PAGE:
Mazatl and Killjoy mural project poster. (Courtesy of Stan State Art Department) 

After semesters of student-led activism, Stan State is finally going to have its first mural, which will be painted by Mazatl and Killjoy. 

One of the 11 recommendations presented by students from Transformative Tuesdays last semester, was funding for public art. 

“Through Transformative Tuesdays the students formed a collective through ISA, QTPOC, MEChA, Ethnic Studies and BSU and other students from different majors came together to support the 11 recommendations. One of them was to fund public art on campus with a social justice narrative,” said Jaz Diaz (senior, Studio Art). 

Mazatl and Killjoy explained how their overall theme is healing. 

“We want to use the space as a way to sort of invite healing into the community and to create an environment of respect, mainly for our community and for it to expand to other communities,” said Matzal. 

Matzal then proceeded to explain what healing meant to Killjoy and him, “Healing (to us) is incorporating the indigenous vision of our people. Healing is a connection to mother earth. Our [purpose] is to highlight our connection to mother earth as a way through healing and as a way of healing communally.”

Students, faculty and community members were encouraged to add their input on what healing meant to them. 

Dr. Cueponcaxochitl Moreno Sandoval explained what healing meant to her.

“To inspire people to get at their cultural roots, to relate to the land, to recognize that we all belong and come from different walks of life. One of the things, in terms of connecting to mother earth, is really placing our humanity, moving towards a compass that recognizes that we are all on native land, that this earth has been cared for by indigenous peoples that have songs about the water, the hills, flatlands and the trees.”

Others, like Antonio Anaya Tapia, (senior, Business), said that healing to him meant nature and natural plants and herbs. 

“I’ve been seeing [that] there is a blue bird that collects the acorns and drops them off in our community garden. So the community garden where we are planning to grow indigenously and have herbs that will in turn help us heal.”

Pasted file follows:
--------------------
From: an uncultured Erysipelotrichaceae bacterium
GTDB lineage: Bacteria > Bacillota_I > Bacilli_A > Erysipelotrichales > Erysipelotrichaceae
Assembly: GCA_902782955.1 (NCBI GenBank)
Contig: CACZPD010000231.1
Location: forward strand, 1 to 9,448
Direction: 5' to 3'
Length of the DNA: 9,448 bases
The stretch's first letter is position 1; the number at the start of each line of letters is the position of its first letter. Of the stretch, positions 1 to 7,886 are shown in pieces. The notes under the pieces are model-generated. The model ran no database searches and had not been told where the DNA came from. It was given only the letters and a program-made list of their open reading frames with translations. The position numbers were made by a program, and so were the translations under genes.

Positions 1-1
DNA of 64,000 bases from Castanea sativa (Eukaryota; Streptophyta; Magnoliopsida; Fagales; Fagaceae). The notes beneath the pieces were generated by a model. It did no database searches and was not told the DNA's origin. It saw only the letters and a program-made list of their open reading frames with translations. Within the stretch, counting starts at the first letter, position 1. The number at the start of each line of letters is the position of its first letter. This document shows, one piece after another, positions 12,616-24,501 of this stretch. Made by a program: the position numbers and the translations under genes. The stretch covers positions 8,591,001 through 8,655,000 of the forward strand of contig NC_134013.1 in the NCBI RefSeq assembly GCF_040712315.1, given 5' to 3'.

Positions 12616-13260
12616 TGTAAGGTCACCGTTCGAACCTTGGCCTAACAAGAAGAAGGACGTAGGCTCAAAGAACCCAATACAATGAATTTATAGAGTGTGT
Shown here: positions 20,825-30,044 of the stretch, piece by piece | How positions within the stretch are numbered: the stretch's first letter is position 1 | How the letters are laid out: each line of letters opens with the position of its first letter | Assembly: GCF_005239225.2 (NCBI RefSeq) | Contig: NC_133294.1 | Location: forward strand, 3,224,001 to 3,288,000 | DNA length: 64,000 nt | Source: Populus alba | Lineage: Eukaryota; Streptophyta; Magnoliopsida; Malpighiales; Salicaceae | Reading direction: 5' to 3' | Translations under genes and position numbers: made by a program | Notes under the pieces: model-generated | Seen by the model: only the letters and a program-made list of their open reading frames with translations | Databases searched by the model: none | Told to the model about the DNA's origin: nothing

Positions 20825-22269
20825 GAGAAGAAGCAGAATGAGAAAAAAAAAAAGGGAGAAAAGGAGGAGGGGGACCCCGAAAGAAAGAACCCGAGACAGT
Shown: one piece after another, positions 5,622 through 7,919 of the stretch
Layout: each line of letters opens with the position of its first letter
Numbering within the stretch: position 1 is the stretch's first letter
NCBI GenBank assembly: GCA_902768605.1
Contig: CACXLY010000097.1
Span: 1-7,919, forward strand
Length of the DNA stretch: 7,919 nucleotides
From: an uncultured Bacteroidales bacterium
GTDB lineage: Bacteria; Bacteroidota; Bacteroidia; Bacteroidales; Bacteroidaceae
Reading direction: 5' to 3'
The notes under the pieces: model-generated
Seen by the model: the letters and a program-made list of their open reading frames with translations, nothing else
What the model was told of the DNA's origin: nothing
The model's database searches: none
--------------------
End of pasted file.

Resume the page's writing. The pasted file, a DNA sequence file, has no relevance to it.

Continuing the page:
Overall, the theme of inclusion on campus was prevalent in the conversation. 

“We want something that says we belong on campus and... they [Stan State Campus] use the term ‘diversity and inclusion’ we see it everywhere. We are the diversity and the inclusion is that we get to be on this campus, but where is the part where we belong?” said Diaz.

Matzal explained that although inclusion is very important, it is impossible to include everyone. 

“We are just going to do one mural. We can’t incorporate everything, and this notion that everyone is going to be represented and included is impossible to do. The inclusion is in our hearts and in our minds.”

Although total inclusion is hard to achieve, Killjoy explained how they can achieve inclusion through healing, “We want to see something that gives energy. Healing can come in so many forms, and healing is borderless so healing is for everybody. We definitely want to steer away from anger.” 

Students who attended the event and gave input were happy and thankful to those who made this possible.

“I am grateful for the efforts of the Ethnic Studies Club, ISA and other folks for helping make this become a reality,” said Carlos Ortiz (junior, History). 

Students and community members who want to participate in Stan State’s first mural can do so by reaching out to Martin Azevedo, or following Indigenous Students in Activism Club on Instagram, @isa.csustanislaus. 

This event will be going on from October 28th until November 20th. 

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